Scottish Water and Veolia Water UK, the operators of the Seafield Waste Water Treatment Works will continue to monitor the facility for any potential odour issues following the completion of the multi-million pounds Odour Improvement Plan.
Construction began in autumn 2009 and was completed in summer 2011. The works is undergoing a strict monitoring regime which is being carried out by a number of environmental regulators.
We have kept the local community and its elected representatives fully informed, and met regularly during the construction programme. We have continued to keep them updated.
The Odour Improvement project involved the installation of two new Odour Treatment Units, ductwork and support bridges, new coarse and fine inlet screens, channel covers, weir covers at Primary Settlement Tanks and improvements to the detritors which are now capable of removing fine particles of grit - reducing the risk of blockage and potential odour generation.
The plant is capable of producing up to 2300 kilowatts of sustainable electricity. Offset, this is enough to power up to 600 homes. This is produced by gas powered generators which use the gas produced in the 6 digesters on site to generate this ‘green’ power.
The facility is managed on our behalf by Veolia Water UK, one of the world’s leading environmental services providers, under a 30 year Private Finance Initiative contract which has been running since 1998.
17 April 2014
A number of odour complaints relating to Seafield Waste Water Treatment Works were received by City of Edinburgh Council (CEC) on 15th April. The following is a summary of the background issues which gave rise to these complaints for which we would like to apologise.
In accordance with the agreed site Odour Management Plan, site operators Veolia were carrying out a planned wash down of the storm water tanks. This activity, together with the daily weather forecast (which indicated an offshore wind), was advised to Scottish Water and its regulators in advance of this work commencing. As per the specific standard operating practice for this activity the draining and treatment of the contents of the storm tanks commenced as soon as it became possible to allow these flows to be returned to the inlet for treatment. You may recall this arrangement was changed several years ago, in agreement with CEC and SEPA, in an effort to ensure that the storm tanks are emptied and cleaned at the first possible opportunity to guard against the contents of the storm tanks turning septic which creates a much greater risk of odour generation.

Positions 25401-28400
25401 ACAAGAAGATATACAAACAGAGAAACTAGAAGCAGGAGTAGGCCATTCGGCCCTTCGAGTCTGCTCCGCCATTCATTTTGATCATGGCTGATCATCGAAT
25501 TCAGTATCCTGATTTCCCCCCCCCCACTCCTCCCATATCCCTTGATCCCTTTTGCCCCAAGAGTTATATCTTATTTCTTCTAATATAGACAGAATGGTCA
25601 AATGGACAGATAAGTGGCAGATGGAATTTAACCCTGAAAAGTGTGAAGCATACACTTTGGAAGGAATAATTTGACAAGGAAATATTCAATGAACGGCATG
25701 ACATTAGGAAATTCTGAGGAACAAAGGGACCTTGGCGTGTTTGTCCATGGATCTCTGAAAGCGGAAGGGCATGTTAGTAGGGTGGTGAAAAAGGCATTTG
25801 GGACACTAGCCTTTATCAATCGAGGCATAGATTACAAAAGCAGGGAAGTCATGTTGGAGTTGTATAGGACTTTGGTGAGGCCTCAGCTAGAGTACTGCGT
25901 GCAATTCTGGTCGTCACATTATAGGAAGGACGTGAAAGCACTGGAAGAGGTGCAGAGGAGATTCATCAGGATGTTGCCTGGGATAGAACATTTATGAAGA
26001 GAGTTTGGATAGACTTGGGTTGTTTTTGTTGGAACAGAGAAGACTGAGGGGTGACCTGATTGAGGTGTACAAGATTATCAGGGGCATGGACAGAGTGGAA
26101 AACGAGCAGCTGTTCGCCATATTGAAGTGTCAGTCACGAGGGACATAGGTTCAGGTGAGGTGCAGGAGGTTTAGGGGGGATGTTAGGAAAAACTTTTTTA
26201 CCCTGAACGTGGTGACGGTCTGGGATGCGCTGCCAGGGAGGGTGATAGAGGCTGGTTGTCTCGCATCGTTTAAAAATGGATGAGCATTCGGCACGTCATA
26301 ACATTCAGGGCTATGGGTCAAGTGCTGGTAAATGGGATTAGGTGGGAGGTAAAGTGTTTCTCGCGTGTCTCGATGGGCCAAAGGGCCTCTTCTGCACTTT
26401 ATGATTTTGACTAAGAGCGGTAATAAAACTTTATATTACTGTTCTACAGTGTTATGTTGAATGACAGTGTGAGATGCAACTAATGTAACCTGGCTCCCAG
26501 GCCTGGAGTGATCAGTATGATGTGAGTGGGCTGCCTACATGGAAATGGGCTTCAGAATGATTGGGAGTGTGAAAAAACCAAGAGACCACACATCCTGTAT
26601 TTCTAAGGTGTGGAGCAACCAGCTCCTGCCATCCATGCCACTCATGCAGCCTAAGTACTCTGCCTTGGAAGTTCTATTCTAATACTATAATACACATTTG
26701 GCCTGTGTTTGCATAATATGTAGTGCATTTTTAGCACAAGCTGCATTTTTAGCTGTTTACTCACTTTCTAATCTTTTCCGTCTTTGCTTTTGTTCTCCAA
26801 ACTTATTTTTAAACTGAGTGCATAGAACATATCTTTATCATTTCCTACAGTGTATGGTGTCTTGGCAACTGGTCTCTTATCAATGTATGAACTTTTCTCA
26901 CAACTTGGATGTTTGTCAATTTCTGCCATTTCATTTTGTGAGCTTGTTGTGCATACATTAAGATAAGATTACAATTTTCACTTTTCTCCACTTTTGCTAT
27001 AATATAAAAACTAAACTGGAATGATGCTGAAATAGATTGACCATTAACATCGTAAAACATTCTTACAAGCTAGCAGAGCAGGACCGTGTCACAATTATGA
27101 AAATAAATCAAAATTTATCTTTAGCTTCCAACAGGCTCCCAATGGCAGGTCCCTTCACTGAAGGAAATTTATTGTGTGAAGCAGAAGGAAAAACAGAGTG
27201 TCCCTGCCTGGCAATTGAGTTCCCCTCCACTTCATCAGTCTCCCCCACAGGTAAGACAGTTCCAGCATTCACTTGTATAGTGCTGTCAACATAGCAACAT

Once the emptying and cleaning procedure commenced, and in line with Veolia's procedures, monitoring of the on-site weather station took place and when this showed a change from offshore to onshore wind conditions, the activity was immediately suspended. City of Edinburgh Council officers visited the site and verified the suspension of work. The work recommenced on the morning of 16th April and has now been completed. No odour sensitive activities are scheduled for the Easter weekend.
Notwithstanding that all agreed procedures were followed it is regrettable that our customers were undoubtedly exposed to a level of odour emissions and we would like to take this opportunity to apologise for any inconvenience this may have caused. Please be assured that as we move into the warmer weather all parties remain committed to ensuring that all reasonable steps are taken such that odour emissions from Seafield Waste Water Treatment Works are minimised in accordance with the agreed operating plans for this site.
As part of our ongoing commitment to communicate with stakeholders, on Friday 11th October, Seafield WwTW operators Veolia Water will undertake cleaning work on Detritor No 2 in a planned and controlled operation. This is to allow for the fitting of a new modulating penstock on Monday 14th October.
Detritor No 2 was routinely cleaned just 2 months ago so we do not envisage there to be much grit to be removed, therefore it is anticipated that today’s operation should be carried out fairly quickly. The plant will operate as normal during this procedure as the flow to Detritor No 2 will be isolated and diverted.
As is the normal procedure, Veolia has phased the operation to minimise odour risk and, as part of that process, will closely monitor weather and operational conditions throughout this activity. As there is a risk of odour during the procedure, strict odour monitoring will take place and steps taken quickly to deal with any issues. In line with the site Odour Management Plan, Veolia has undertaken an odour risk assessment of this operation and have shared the information with Scottish Water, City of Edinburgh Council and SEPA.
In September 2013 we announced that Stirling Water will invest in a new thermal hydrolysis plant (THP) at Seafield.
This is an innovative way of treating sewage sludge while generating green energy to help power the works. It will produce sludge which can be used as a fertiliser. Less solid matter will be left over after the sludge is treated, meaning around 30% less sludge will need to be transported from Seafield after treatment. For more info see our news release.